Thursday, August 6, 2015

Poems At the End of the World Chapbook (Outsider Poetry From 1992)

Today it occurred to me that every day I sit here and try to think of something to write, but I have three books, Poems At the End of the World, Detached retinas, and Demented Children's Story Hour that have never been digitized or put on the internet. I have exactly one copy of Poems At the End of the World, but I think I'll go get it off the shelf and post a poem here, assuming any of it is even presentable.


There's some war on TV, I don't know
Which, being fought with the original results.
There's one live and one Memorex, and
One being shoved in under the bathroom door.
In war, you're not allowed to shoot
Men carrying flags, only men carrying
Pictures of their children in their wallets.
The Veterans of Future Wars are drilling
And parading in the frozen playground
Across the street.
The captain, a tenish boy who has already 
Earned his first Purple Heart,
Has rounded up the poets and stuck
Their tongues to the frigid steel
Of the monkey bars.
(Now they're shitting the truth
Out of their asses).
-Thomas L. Vaultonburg
Poems At the End of the World was my seconf chapbook, published in 1992 by Subourbon Press. It is 11 pages long.

Ionic Matriculations

My lover's husband threw a history book
Into the fire and was sentenced to five 
Years in prison. That's why he's never around.
History never concerned me much until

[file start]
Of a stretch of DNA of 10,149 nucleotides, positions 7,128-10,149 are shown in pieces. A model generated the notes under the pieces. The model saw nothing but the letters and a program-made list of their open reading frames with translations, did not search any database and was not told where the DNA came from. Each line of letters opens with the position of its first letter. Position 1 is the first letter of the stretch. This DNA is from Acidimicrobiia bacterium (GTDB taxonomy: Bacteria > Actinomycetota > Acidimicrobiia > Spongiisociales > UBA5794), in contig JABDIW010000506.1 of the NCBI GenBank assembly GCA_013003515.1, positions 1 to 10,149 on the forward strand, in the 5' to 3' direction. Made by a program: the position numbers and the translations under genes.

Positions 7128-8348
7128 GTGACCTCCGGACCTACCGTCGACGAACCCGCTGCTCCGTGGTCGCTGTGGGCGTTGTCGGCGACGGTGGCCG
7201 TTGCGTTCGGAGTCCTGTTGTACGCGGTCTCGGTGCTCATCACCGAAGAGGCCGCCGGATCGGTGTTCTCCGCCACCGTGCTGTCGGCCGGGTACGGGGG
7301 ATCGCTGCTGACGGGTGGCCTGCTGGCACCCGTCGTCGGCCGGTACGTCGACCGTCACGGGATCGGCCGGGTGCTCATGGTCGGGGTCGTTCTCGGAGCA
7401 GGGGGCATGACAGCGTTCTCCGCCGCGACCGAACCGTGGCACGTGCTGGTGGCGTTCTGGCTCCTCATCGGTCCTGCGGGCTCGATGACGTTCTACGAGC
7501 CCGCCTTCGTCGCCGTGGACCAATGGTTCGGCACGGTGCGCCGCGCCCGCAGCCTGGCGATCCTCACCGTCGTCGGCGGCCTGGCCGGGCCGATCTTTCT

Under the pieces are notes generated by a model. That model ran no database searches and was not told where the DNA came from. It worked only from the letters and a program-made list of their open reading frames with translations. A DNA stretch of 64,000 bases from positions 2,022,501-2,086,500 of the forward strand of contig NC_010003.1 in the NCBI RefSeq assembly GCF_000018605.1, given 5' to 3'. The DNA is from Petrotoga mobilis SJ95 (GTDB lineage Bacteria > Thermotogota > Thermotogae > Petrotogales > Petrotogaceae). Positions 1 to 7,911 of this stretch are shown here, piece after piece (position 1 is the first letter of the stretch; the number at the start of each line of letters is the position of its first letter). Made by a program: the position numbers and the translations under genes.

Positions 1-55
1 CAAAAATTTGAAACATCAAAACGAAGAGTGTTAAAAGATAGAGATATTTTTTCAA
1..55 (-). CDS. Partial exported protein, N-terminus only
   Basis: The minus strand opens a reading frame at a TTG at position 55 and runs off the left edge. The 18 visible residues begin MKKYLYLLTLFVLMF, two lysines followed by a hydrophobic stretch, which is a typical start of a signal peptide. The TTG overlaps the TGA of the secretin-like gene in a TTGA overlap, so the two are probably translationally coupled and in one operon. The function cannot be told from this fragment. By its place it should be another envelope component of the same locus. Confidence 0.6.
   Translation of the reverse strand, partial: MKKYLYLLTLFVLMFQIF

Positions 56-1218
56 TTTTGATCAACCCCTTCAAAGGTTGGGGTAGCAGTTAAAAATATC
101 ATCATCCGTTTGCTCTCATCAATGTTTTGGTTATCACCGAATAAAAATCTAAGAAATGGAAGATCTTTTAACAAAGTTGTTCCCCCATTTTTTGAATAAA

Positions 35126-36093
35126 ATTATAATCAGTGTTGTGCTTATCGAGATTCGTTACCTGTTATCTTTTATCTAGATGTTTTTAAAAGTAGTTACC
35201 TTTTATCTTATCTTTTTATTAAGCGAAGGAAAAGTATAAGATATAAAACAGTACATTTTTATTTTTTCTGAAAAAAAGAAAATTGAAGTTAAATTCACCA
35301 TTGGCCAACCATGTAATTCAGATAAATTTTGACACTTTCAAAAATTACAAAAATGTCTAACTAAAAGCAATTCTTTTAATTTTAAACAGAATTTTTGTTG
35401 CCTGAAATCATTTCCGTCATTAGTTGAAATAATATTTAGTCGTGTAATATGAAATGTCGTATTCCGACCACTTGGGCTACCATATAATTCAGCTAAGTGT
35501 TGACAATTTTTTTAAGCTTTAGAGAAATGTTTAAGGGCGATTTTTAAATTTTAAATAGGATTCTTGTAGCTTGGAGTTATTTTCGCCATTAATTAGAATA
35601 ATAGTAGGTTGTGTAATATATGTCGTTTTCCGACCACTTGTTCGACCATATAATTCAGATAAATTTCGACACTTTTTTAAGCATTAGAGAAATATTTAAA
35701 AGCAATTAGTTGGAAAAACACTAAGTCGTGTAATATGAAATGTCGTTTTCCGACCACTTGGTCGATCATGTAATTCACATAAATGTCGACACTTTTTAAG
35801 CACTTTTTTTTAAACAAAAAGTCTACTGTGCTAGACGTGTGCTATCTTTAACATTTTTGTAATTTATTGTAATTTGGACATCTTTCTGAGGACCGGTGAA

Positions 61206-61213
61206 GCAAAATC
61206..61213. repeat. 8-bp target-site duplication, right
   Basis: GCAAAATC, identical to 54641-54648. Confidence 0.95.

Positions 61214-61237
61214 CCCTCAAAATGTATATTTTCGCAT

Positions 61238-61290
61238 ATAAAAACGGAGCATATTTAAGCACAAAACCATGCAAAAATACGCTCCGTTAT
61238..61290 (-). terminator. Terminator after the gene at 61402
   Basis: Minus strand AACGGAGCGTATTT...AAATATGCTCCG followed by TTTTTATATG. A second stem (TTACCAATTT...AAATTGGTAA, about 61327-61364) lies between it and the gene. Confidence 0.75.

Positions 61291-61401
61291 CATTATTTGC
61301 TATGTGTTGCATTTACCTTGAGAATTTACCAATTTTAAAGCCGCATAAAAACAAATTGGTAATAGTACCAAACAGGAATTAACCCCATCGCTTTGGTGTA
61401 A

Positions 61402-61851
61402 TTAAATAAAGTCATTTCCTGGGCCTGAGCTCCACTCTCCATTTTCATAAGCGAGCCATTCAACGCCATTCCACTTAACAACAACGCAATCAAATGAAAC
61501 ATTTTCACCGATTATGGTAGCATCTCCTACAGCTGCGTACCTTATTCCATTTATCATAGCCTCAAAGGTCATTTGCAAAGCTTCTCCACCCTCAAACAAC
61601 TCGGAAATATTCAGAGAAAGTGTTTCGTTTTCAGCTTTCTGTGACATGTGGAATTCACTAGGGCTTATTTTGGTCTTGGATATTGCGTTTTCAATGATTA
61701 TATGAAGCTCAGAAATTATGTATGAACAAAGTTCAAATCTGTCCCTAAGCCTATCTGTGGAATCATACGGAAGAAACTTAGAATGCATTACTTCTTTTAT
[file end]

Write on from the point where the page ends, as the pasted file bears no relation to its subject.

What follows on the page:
I ran out of condoms unless it's ancient.
There's a death match on TV, and they're
Selling me the Universe with garlic.
American Indians want me to buy a Honda,
Maybe with four doors, so I can drive
My two blue-eyed boys to a school where
We have stolen the dreams of his children.
When I was a child the Indian on TV wept
Because I consumed enough to become white
And I won't let my children be born
Where I walk there are signs warning of
Danger and the weeping Indian tells me
Whiteness indicates the absence of a soul.
If I forgot to swallow my radiation tablet
yesterday it's only because Mozart played
Before the Queen at eight, and my only
Precocious act was to realize the
Hopelessness of it all at fifteen, and
It's not fair to know that until you're thirty-five.
-Thomas L. Vaultonburg

     I guess these were poems written after my first book Concave Buddha, but that I decided didn't fit in my second book Detached Retinas. What I remember is that everything I was writing was being published as fast as I could write it, and everyone wanted to do a chapbook. Back then there was no print on demand, or digital printing, so even the act of creating a chapbook was labor intensive, and at five cents a copy an expensive proposition, too, for editors who just doing it for love of the small press and the written word. I actually don't know why these two poems didn't make it into Detached Retinas. I wish I had a few more copies of this.

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